Close this search box.
Previous slide
Next slide


Keep Your Eyes on Your Own Paper

“Girls! Keep your eyes on your own papers!” Sister Mary Angela bellowed while she loomed over us.

Sister Mary Angela was in her mid-80s and pulled herself up to a full height of four feet and seven inches, and about 85 pounds. Don’t misunderstand, she was a force to be reckoned with. As tiny as she was, I was terrified of her. One of our recent encounters ended with her punching me in the stomach one day because I was not walking to class fast enough.

If she said that she would flunk me if she caught me looking at someone else’s paper, then I had no doubt that she would flunk me. My parents would kill me, and I would become a high school dropout and never make it to college. And if I never made it college, well, all I knew was that would be bad. OK, clearly, I did not think through the part where if my parents killed me, then the rest would not matter. These are the dramatic thoughts I had as teenaged girl. A teenaged girl who had yet to encounter Buddhism.

I was so nervous that I didn’t even look at the back of the head of the girl in front of me. It didn’t even occur to me that this threat was not applicable to me—I actually enjoyed history class and was well-prepared for the exam.

And you know, I didn’t turn and look when someone sitting next to me kept whispering, “What’s the answer to question five?” I wasn’t going to get caught in a trap, oh no.

So, what does this tiny, elderly Catholic nun have to do with Buddhism and grief and Death Dhamma?

In your practice and on your grief journey, keep your eyes on your own paper. As you work on making friends with death and impermanence, keep your eyes on your own paper. Your journey is your journey; your experience is your experience.

Now, let me give you a quote from another Catholic woman, my mother, Joannie Meloni:

“Comparisons are odious.”

You might watch someone else who is going through grief and become envious of how she seems to be completely recovered. Perhaps she appears to have absolutely no suffering. You might perceive another person as being too emotional or taking too long to return to normal. You think that she should be able to go to the grocery store without crying.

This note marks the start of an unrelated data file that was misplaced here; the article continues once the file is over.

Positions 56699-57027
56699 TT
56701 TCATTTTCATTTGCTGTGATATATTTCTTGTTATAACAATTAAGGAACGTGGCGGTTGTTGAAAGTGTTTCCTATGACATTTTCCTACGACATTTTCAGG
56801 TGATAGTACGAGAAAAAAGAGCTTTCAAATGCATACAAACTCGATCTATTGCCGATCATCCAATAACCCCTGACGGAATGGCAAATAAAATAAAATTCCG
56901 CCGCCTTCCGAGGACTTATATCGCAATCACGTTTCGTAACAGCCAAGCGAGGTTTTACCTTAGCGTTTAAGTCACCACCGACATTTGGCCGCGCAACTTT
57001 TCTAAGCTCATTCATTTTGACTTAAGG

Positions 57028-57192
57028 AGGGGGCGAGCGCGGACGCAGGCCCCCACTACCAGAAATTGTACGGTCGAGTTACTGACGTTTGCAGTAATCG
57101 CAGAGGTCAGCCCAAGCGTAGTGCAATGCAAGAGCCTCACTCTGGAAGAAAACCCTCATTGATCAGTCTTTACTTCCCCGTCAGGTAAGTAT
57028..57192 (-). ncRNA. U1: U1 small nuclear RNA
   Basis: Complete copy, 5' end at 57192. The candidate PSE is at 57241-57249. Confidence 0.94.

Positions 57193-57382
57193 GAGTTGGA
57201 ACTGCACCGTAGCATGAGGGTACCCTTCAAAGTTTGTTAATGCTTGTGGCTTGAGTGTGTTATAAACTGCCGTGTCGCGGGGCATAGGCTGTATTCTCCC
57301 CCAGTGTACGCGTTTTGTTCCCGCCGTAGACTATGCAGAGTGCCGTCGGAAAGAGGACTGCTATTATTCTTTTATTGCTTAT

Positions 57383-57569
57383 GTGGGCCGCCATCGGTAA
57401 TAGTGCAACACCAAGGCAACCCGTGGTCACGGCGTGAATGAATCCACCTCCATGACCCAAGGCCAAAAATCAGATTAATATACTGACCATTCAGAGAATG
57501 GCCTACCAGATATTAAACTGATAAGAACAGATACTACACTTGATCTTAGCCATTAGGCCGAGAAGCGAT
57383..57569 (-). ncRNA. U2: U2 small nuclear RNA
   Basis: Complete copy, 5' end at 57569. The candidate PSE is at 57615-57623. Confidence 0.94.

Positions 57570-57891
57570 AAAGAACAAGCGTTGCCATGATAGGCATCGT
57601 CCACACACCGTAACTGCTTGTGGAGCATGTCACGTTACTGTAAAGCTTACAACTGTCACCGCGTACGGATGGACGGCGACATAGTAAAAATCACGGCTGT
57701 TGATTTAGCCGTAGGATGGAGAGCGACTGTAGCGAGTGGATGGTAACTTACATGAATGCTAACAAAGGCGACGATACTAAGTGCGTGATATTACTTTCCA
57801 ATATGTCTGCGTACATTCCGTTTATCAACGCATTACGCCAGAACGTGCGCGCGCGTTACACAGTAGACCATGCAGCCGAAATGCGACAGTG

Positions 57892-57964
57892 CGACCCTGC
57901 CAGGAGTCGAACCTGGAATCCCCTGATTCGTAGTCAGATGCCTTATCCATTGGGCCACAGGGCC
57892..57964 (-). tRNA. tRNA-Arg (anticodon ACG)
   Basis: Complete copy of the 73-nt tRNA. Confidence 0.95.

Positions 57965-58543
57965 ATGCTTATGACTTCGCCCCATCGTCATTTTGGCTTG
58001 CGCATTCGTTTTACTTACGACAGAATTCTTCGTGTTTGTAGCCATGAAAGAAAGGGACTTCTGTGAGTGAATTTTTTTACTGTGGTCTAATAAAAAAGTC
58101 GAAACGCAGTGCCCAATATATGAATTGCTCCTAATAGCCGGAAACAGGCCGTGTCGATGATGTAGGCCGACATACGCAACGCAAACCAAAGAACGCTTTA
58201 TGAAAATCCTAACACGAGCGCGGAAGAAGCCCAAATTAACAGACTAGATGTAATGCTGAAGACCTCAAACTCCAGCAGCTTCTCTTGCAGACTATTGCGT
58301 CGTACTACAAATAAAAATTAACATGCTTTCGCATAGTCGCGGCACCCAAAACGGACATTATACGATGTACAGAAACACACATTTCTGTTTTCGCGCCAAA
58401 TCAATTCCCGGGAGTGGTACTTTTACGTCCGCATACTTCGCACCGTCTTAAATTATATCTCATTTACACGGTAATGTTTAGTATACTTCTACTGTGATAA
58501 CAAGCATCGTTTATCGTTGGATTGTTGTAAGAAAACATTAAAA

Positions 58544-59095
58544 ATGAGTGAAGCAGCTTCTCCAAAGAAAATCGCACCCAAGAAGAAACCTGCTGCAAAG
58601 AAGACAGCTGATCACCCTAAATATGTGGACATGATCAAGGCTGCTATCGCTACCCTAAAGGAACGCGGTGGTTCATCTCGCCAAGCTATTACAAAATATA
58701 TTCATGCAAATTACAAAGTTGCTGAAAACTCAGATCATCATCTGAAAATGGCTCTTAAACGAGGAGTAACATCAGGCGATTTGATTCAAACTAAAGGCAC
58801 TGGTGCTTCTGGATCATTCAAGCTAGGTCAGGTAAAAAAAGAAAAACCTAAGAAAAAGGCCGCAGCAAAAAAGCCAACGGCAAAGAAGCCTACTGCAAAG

Stop it. When you compare yourself to others, you will probably either:

1. Feel Superior

2. Feel Inferior

3. Feel equal

If you develop feelings of superiority, you are feeding your ego and opening the door to pride and conceit. If you feel inferior, then you are succumbing to low self-esteem, another form of ego. Even feelings of equality are still feeding into a sense of self. Each of these potential outcomes solidifies a sense of self. Your grief and how you respond to it is not you.

Grief arises in you; you are not grief. Comparing yourself to others, no matter the outcome, is a form of conceit:

“If one regards himself superior or equal or inferior by reason of the body that is impermanent, painful, and subject to change, what else is it than not seeing reality? Or if one regards himself superior or equal or inferior by reason of feelings, perceptions, volitions, or consciousness, what else is it than not seeing reality? If one does not regard himself superior or equal or inferior by reason of the body, the feelings, perceptions, volitions, or consciousness what else is it than seeing reality?”— SN 22.49

The passage above refers to using the body as a basis for feelings of superiority, or inferiority, or equality. You can therefore extrapolate that whatever you use as a basis of comparison is also impermanent. And as such, you are not seeing reality. 

None of this is meant to imply that you cannot learn from the experiences of others. If someone you know has a habit, or a credible teaching/teacher, this is worthy of investigation, and if your research brings you new ways to support yourself, try those approaches. But don’t compare your results to the results of others. You are not running a time trial; you are not racing to a finish line. Doing a better job than someone else is not a true measurement of your spiritual progress. And what does it mean to do a better job than someone else? Do you meditate longer? Do you meditate more frequently? Do you cry less often?

It is like reading the warning and recommendations on a bottle of medicine: results may vary. Results will vary. What matters is your progress. Use your energy to discern what works for you, remembering that each day will be different. Your experience with your grief will vary. You are engaged in a long-term effort. Keep your eyes, your focus, your effort on your own development.

See more

Margaret Meloni: Death Dhamma
The Death Dhamma Podcast (Margaret Meloni)

Related features from BDG

The Promise of Impermanence
Maraṇasati Is for All of Us
Who MOST Deserves YOUR Compassion?

Related videos from BDG

The Death Dhamma Podcast Season 1
The Death Dhamma Podcast Season 2

More from Death Dhamma by Margaret Meloni

Related features from Buddhistdoor Global

Related news from Buddhistdoor Global

Notify of
Inline Feedbacks
View all comments